Unlike a technical LUT, a creative or “look” LUT doesn’t care about accuracy — it cares about aesthetics. It’s designed to produce a particular look without making any kind of technical transformation. As a result, creative LUTs will always have matching input and output color spaces.

And since they’re aimed at subjective aesthetics rather than absolute color science, we can employ any number of creative tools to produce our desired effect.

Hybrid LUT

A hybrid LUT, as you might have guessed, is simply a combination of a technical and creative LUT. It imparts both a technical transformation and a creative aesthetic. This tends to be the most common type of LUT, and includes virtually all LUTs provided by camera manufacturers, such as Arri’s LogC to Rec709.

As the name implies, this LUT provides a technical transformation from Arri LogC to Rec709, but along the way it also imparts a look.

Building your LUT

With these key questions answered, you’re ready to begin building your LUT. Let’s walk through the process together using a hypothetical scenario: I’ve decided to build a hybrid LUT for an upcoming film which will shoot on a RED. I’d like my LUT to expect REDWideGamutRGB/Log3G10, and to return Rec 709.

Step 1: Set up a Resolve timeline containing source media matching your LUT’s input color space

Any media that matches your desired input color space will work, but whenever possible, it’s best to use content that roughly matches the contrast ratio and color palette of what you’ll be shooting. In my case, I know my LUT will need to serve a pretty wide variety of environments and lighting conditions, so I’ve pulled in a mixture of RED footage. I’ve also set up my Camera RAW settings to match my desired input color space (File -> Project Settings -> Camera RAW).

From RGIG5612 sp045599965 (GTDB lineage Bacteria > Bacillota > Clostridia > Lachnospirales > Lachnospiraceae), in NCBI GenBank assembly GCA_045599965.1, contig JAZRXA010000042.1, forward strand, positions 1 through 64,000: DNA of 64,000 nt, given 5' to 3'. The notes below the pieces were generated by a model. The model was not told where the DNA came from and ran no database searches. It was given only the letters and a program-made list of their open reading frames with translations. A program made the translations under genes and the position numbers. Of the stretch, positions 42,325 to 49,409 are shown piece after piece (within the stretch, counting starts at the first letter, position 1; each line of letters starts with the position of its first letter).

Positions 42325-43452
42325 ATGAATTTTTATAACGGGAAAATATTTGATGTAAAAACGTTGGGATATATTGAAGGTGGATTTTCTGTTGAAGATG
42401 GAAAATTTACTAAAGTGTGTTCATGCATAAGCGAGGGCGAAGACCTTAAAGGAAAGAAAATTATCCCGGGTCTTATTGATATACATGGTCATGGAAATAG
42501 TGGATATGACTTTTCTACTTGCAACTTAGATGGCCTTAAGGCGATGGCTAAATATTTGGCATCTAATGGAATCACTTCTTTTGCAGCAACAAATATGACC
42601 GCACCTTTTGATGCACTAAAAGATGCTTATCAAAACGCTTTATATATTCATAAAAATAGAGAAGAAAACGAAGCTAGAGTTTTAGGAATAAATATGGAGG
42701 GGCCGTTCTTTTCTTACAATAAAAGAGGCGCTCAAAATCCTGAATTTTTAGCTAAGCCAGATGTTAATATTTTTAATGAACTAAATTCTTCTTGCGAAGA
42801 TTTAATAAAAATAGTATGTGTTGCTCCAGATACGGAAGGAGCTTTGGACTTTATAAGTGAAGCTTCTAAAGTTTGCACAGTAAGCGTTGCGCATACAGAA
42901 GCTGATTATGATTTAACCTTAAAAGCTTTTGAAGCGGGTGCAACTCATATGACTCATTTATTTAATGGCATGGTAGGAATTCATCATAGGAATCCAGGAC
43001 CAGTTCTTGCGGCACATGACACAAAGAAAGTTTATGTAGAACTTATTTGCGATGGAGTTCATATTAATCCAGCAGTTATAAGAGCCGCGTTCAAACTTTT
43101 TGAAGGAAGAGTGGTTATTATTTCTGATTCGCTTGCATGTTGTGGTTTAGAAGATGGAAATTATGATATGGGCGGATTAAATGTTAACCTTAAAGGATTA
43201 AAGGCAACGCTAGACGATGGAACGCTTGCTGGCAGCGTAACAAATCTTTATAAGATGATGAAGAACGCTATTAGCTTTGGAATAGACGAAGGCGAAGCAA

Step 2: Start with any necessary technical transforms

If you’re building a LUT which will include a technical transform (ie a technical or a hybrid LUT), you should always start with the technical transform. In my case, my hybrid LUT will contain a technical transform from REDWideGamutRGB/Log3G10 to Rec 709/Gamma 2.4, so I’m going to use Resolve’s Color Space Transform tool to set this up as the first node in my tree.

To do this, click the “OpenFX” button at the upper right corner of the Color page, and find “Color Space Transform” under “ResolveFX Color”. Drag this onto an empty node, and set your input color space, input gamma, output color space, and output gamma to match your target input and output.

Note: if you’re transforming from log color space (such as Arri LogC) or a larger gamut than your destination (such as Arri Wide Color Gamut), you should also set up your luminance and gamut mapping to deal with out-of-range luminance or color values. You can use the values in the above screenshot as a starting point.

Lastly, you should label this node for organization’s sake — I’ve called mine “->709”.

If I were building a solely technical LUT, I could skip the next step and go directly to step 4. But since I’m not, it’s time to:

Step 3: Get creative!

Now comes the fun part. You’ve set up your working environment, gotten your technical transform out of the way, and you’re free to start experimenting. I’m going to create a simple look using my Custom curves and Primaries to give my LUT a full-contrast, cool, and slightly desaturated vibe. But bear in mind, you can use any tools you like, as long as they’re not spatial or textural in nature — adjustments like grain, blur, power windows, or vignettes won’t translate when you go to export your LUT.

Important note: even though our technical transform is the first adjustment we make in our node graph, it should be the last adjustment made in our image pipeline — meaning everything we do here in step 3 should happen upstream (to the left) of our Color Space Transform node. It’s also important that the node which contains our Color Space Transform is kept free of any other adjustments; these should be made on separate upstream nodes.